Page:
Friday, May 22, 2009

Going Old School

I apologize dear reader(s) for not updating this poor blog for so long. Ever since I became the mother of 4 in November, I have lost track of much of my former life. In view of what appears to be the very limited readership of this blog, even when I was updating it regularly, we have decided to move the weekly RS lesson notes from this electronic format back into good old-fashioned ink on paper. Look for the new "Last Week's Lesson" column in our "Minute From the Second" newsletter. If there is anyone left on the planet to read this message who would like me to also post the "Last Week's Lesson" column here, leave me a comment to let me know. Otherwise, you can consider this blog officially dormant.

Yours Truly,


Sunday, October 5, 2008

Sunday, October 5, 2008

General Conference Sunday Morning Session

President Monson conducted this session. The speakers are:

1) Henry B. Eyring spoke about being united
2) Robert D. Hales addressed responding in a Christlike way to those who attack the church
3) Keith B. McMullin
4) Elaine S. Dalton spoke about returning to virtue
5) M. Russell Ballard
6) President Monson spoke about enjoying the journey today

Sunday Afternoon Session

President Uchtdorf conducted this session. The speakers were:

1) Boyd K. Packer
2) Russell M. Nelson talked about marriage
3) William D. Oswald who spoke about some basic principles of good teaching
4) Eduardo Gavarret
5) Carlos A. Godoy
6) Quentin L. Cook talked about hard times
7) President Monson

Saturday, October 4, 2008

Saturday, October 4, 2008

General Conference Saturday Morning Session

President Monson conducted this morning's session, announcing 5 new temples: Philadelphia, PA; Calgary, AB; Kansas City area; Cordova (Argentina?); Rome, Italy. The speakers for this session were:

1) L. Tom Perry who talked about Walden Pond, Henry David Thoreau, and simplifying our lives
2) Silvia Allred of the RS General Presidency
3) Neil L. Andersen, who told several great stories, but I can't remember the theme of his message
4) Marcos A. Aidukaitis who shared a bit about his father's baptism in 1940 and the importance of the Book of Mormon in their lives
5) Dallin H. Oaks who instructed us on the proper preparation for participating in the sacrament/ sacrament meeting
6) Dieter F. Uchtdorf who gave a wonderful talk on hope

General Conference Saturday Afternoon Session

President Eyring conducted this session. The speakers were:

1) Joseph B. Wirthlin, who talked about facing adversity with 4 strategies: a) laugh b) seek for the eternal c) understand the principle of compensation d) put your trust in God
2) Jeffrey R. Holland talked about ministering angels both in heaven and on earth
3) Gerald Causse
4) Lawrence E. Corbridge
5) D. Todd Christofferson
6) David A. Bednar who spoke about prayer

Sunday, September 28, 2008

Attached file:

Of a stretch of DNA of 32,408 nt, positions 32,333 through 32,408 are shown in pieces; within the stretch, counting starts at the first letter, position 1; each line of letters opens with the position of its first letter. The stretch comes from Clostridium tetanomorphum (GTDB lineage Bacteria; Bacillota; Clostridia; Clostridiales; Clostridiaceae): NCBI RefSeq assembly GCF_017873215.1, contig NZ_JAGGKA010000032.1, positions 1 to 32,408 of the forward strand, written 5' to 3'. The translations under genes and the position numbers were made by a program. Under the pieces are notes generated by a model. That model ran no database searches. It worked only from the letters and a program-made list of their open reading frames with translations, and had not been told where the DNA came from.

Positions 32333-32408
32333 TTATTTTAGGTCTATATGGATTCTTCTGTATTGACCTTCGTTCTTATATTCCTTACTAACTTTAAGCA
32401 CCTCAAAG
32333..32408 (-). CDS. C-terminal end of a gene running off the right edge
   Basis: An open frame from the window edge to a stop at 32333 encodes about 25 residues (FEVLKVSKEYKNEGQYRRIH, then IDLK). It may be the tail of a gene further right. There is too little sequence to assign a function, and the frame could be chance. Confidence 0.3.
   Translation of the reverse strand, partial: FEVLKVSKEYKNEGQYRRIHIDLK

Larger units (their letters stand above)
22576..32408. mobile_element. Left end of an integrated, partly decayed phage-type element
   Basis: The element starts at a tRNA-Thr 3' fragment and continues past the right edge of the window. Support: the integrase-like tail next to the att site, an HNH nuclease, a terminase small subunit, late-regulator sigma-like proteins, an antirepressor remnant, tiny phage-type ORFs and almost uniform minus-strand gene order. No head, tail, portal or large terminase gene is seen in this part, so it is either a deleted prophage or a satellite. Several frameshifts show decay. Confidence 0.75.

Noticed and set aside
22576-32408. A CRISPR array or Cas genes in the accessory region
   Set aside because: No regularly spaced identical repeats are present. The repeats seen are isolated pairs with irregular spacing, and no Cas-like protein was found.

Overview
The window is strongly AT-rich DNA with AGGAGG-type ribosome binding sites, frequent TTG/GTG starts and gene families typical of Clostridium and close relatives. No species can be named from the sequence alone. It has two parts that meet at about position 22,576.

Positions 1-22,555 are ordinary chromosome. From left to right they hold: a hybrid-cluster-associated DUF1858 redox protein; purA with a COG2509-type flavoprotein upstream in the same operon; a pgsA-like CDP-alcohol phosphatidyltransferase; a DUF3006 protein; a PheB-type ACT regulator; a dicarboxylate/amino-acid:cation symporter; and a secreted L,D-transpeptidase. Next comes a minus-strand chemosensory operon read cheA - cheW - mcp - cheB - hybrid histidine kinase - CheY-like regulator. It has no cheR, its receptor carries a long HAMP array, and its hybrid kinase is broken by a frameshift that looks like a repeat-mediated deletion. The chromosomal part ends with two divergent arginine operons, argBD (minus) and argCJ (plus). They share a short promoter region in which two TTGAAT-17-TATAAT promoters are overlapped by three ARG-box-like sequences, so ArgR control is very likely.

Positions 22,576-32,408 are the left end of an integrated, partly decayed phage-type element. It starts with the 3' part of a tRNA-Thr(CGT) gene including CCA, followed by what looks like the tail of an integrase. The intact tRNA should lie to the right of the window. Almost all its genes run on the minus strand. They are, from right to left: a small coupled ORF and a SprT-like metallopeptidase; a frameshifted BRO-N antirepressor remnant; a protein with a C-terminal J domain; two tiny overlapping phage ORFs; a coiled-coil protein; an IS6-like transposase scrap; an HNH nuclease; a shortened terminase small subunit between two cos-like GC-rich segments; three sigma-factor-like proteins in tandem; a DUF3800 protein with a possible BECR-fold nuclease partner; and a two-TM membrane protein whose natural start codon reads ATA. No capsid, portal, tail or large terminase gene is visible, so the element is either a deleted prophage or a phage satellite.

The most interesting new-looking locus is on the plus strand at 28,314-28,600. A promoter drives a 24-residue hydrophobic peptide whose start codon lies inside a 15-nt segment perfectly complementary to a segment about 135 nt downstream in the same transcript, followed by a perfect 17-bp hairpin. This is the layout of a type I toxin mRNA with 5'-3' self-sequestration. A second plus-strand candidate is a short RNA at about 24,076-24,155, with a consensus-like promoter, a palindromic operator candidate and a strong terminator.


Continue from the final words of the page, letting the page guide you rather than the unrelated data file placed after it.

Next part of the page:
Sunday, September 28, 2008

Today's lesson taught by yours truly, Potato Girl, on Elder Dennis Neuenschwander's April 2008 Conference address "One Among the Crowd."

This talk uses three scriptures stories to illustrate the idea of a righteous individual struggling against a wicked crowd. The first is the story of the woman with the 12 year issue of blood found in Matthew 9:20-22, Mark 5:24-34 and Luke 8:43-48.

The second story Elder Neuenschwander uses is that of Alma in the court of King Noah, found in Mosiah 17:1-4.

The third story is Lehi & Nephi's vision of the people partaking of the fruit of the tree of life and the mocking crowd in the great and spacious building (1 Nephi 8:10-12, 25-28, 33 and 1 Nephi 11:7-23,32-36).

In the first story, the woman with the issue of blood moves through the crowd that is thronging Jesus in order to touch him, having faith that she will be made whole if she can do this. Elder N. tells us that the main difference between this woman and the rest of the crowd is that they came to see Jesus, perhaps hoping to witness something out of the ordinary, a spectacle, while she came to be healed. We discussed the differences between approaching the Savior/ attending church/ watching General Conference with the goal of seeing or with the goal of being healed.

In the second story, Alma must leave the crowd of evil priests in order to follow the teachings of the prophet Abinadi. When he speaks out on Abinadi's behalf, he is thrust from the group and must flee from those who are seeking his life.

In the third story, the righteous people partaking of the fruit of the tree of life are already separate from the crowd in the great and spacious building. Their task is to ignore the mocks and scorns coming from the crowd. Some of those who have partaken of the fruit hear the crowd and feel ashamed, eventually wandering away from the tree and becoming lost. Others pay the crowd no heed, and are able to continue to feast on the fruit, which represents the love of god.